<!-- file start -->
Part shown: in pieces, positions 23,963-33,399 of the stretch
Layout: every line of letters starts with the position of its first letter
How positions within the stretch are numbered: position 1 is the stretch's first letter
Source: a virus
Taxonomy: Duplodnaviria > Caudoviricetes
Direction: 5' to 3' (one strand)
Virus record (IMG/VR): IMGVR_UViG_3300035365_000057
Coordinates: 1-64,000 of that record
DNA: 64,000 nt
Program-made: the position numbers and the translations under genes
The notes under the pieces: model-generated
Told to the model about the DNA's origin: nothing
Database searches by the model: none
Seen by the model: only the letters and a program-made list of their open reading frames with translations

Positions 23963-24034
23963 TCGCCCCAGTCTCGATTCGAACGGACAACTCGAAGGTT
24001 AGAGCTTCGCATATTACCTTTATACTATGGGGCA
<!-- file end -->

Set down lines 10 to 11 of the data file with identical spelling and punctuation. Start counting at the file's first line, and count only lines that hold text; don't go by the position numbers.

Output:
Program-made: the position numbers and the translations under genes
The notes under the pieces: model-generated